A beauty carved out by Mother Nature
Onioshidashi Park which is located within Jōshin'etsu-kōgen National Park is a natural facility which was completed inundated by lava due to the huge eruption of Mt. Asama in 1783. The park was given its name from the impression that a demon pushed out the lava from the crater. From the lookout points in the park, you can get a full view of places such as the 2568m-high Mt. Asama, the Northern Alps, the Tanigawa Mountain Range and Mt. Nantai of Nikko. With the contrast with the jet-black lava rock, this is a unique spectacle that cannot be seen anywhere else.
Nature trails to see colorful flowers on the huge pitch-black land
There are 4 nature trails within the park. From the middle of May to the end of October, many visitors come to see highland flora such as rhododendron and dicentra, and luminescent moss which reflects sunlight. If you have the time, you should try the Omotesando or Urasando trails along with the Okunoin Sando with a view of the Kannon of Fire and the observation course where you can view the Northern Alps. In the center of the park, you can encounter a branch temple of Kan'ei-ji Temple in Tokyo, Mt. Asama Kannon-do Hall, which was constructed in honor of the many people who had died in the great eruption of Mt. Asama.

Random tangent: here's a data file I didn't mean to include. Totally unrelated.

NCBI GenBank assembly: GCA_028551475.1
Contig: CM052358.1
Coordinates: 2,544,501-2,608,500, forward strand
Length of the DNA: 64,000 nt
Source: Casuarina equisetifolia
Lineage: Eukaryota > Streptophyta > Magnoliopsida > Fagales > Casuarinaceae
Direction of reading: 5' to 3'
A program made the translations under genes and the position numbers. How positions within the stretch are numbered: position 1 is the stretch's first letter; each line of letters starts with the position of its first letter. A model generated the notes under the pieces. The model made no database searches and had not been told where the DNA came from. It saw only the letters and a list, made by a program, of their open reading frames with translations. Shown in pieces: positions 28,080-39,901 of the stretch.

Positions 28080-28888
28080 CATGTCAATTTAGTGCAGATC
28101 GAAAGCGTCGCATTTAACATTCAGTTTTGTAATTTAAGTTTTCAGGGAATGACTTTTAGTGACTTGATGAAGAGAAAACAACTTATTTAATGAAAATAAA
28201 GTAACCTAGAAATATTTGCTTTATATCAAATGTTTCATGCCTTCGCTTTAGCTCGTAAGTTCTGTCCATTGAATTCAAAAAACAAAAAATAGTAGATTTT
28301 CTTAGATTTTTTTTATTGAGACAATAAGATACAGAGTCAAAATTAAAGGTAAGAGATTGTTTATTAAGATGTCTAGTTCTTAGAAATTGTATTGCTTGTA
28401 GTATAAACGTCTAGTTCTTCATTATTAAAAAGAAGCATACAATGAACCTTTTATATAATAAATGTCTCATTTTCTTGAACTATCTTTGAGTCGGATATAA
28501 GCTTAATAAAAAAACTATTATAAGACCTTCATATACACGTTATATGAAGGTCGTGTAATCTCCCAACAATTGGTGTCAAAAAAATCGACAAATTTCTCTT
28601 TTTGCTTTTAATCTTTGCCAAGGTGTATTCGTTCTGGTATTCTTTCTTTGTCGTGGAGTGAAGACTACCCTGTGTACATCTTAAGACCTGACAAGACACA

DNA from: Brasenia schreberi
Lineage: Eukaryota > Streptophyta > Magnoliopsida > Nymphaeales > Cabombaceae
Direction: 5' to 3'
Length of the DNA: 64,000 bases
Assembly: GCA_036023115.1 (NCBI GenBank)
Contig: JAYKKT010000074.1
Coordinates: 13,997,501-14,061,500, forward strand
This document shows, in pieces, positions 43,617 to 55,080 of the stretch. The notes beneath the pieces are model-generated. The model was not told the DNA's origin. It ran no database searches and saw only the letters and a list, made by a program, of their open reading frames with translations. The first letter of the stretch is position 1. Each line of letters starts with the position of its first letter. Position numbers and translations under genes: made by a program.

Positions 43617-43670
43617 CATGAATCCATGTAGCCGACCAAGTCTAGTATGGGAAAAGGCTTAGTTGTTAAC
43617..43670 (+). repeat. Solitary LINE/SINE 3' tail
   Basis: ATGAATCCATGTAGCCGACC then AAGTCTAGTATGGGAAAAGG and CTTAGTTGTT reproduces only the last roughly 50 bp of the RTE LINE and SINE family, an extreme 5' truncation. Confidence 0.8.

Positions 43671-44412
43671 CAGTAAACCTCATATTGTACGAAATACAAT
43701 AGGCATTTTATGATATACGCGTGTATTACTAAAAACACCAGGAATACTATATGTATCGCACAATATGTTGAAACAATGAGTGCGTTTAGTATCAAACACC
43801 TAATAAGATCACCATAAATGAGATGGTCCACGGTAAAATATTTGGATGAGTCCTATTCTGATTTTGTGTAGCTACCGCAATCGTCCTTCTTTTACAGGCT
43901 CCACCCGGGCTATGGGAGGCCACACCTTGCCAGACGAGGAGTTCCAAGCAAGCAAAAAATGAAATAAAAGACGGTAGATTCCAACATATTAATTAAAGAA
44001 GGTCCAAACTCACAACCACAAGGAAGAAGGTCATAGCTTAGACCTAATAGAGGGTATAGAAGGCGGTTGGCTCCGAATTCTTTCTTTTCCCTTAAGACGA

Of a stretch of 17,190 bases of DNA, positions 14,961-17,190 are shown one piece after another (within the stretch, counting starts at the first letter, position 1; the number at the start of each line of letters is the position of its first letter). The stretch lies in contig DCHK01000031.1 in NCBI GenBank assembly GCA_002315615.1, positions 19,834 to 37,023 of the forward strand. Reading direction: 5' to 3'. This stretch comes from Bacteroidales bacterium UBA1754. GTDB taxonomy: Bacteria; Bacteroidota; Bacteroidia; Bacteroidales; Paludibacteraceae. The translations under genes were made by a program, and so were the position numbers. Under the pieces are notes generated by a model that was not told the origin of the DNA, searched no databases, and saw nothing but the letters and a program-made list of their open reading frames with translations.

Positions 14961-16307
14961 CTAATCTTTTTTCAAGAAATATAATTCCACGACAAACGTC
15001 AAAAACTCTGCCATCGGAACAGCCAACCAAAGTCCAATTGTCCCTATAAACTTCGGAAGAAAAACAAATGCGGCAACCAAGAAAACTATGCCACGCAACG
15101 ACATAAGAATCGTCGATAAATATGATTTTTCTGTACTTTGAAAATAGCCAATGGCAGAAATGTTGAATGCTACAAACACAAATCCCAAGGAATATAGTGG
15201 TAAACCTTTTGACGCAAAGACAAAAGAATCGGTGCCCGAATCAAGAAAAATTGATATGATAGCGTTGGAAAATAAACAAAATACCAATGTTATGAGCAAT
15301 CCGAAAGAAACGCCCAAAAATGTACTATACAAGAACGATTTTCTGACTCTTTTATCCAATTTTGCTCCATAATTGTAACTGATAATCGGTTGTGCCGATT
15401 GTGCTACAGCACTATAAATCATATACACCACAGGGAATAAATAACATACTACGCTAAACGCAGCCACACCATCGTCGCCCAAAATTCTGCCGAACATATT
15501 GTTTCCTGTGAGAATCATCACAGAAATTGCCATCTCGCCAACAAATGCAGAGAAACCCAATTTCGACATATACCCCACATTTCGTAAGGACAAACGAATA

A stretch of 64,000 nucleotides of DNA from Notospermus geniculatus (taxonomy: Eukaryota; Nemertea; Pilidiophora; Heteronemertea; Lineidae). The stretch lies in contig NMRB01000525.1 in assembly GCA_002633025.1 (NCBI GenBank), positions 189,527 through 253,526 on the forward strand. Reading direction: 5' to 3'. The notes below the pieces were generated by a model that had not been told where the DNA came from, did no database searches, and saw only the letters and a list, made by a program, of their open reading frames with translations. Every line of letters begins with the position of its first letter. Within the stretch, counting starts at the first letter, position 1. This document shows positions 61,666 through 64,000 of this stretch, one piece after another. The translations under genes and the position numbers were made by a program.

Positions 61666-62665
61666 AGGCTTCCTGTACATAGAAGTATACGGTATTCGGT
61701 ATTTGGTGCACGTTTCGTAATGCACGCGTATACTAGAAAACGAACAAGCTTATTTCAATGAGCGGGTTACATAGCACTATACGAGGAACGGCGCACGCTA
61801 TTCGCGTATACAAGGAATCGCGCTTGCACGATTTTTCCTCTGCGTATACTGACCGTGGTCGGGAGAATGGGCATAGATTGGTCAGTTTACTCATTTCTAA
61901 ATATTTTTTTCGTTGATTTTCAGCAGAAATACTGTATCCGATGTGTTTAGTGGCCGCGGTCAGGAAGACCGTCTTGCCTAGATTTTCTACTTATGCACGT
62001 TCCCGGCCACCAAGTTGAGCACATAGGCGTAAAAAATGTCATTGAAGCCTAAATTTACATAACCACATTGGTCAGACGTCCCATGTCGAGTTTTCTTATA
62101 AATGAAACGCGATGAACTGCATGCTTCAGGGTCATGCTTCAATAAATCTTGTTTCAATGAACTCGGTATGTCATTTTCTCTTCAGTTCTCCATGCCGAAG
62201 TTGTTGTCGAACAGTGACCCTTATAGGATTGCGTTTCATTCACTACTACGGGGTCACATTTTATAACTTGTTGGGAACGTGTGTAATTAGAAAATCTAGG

Asama Volcano Museum
The Asama Volcano Museum which is next to Onioshidashi Park underwent renovation in 1993. Two character robots provide clear explanations on matters such as the origins of Asama. Other attractions where you can get simulated experiences include a realistic recreation of the distribution of volcanoes in Japan and around the world, an underground look of Asama from research vessels, and the organization of the Japanese islands during the age of the dinosaurs. The current appearance of Mt. Asama can be observed via a camera at the crater so that you can enjoyably understand the workings of a volcano.